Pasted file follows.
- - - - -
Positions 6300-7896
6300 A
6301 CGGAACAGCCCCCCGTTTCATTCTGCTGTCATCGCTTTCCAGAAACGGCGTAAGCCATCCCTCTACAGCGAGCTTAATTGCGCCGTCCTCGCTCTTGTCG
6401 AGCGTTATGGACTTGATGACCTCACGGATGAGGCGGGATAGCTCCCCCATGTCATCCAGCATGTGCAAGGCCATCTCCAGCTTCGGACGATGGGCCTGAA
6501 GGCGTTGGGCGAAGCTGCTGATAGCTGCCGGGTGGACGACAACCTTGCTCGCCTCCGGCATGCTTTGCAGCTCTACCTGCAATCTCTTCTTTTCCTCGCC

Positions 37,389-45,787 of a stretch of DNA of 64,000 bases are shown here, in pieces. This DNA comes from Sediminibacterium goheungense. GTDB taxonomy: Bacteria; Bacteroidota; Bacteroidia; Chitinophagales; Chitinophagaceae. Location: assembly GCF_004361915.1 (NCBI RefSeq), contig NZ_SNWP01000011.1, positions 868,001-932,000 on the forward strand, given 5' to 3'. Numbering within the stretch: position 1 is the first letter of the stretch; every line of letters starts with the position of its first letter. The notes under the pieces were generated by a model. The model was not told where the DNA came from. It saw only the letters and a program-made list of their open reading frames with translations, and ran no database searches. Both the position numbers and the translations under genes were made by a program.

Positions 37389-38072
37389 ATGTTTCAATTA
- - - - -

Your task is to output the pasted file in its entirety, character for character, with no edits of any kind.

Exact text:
Positions 6300-7896
6300 A
6301 CGGAACAGCCCCCCGTTTCATTCTGCTGTCATCGCTTTCCAGAAACGGCGTAAGCCATCCCTCTACAGCGAGCTTAATTGCGCCGTCCTCGCTCTTGTCG
6401 AGCGTTATGGACTTGATGACCTCACGGATGAGGCGGGATAGCTCCCCCATGTCATCCAGCATGTGCAAGGCCATCTCCAGCTTCGGACGATGGGCCTGAA
6501 GGCGTTGGGCGAAGCTGCTGATAGCTGCCGGGTGGACGACAACCTTGCTCGCCTCCGGCATGCTTTGCAGCTCTACCTGCAATCTCTTCTTTTCCTCGCC

Positions 37,389-45,787 of a stretch of DNA of 64,000 bases are shown here, in pieces. This DNA comes from Sediminibacterium goheungense. GTDB taxonomy: Bacteria; Bacteroidota; Bacteroidia; Chitinophagales; Chitinophagaceae. Location: assembly GCF_004361915.1 (NCBI RefSeq), contig NZ_SNWP01000011.1, positions 868,001-932,000 on the forward strand, given 5' to 3'. Numbering within the stretch: position 1 is the first letter of the stretch; every line of letters starts with the position of its first letter. The notes under the pieces were generated by a model. The model was not told where the DNA came from. It saw only the letters and a program-made list of their open reading frames with translations, and ran no database searches. Both the position numbers and the translations under genes were made by a program.

Positions 37389-38072
37389 ATGTTTCAATTA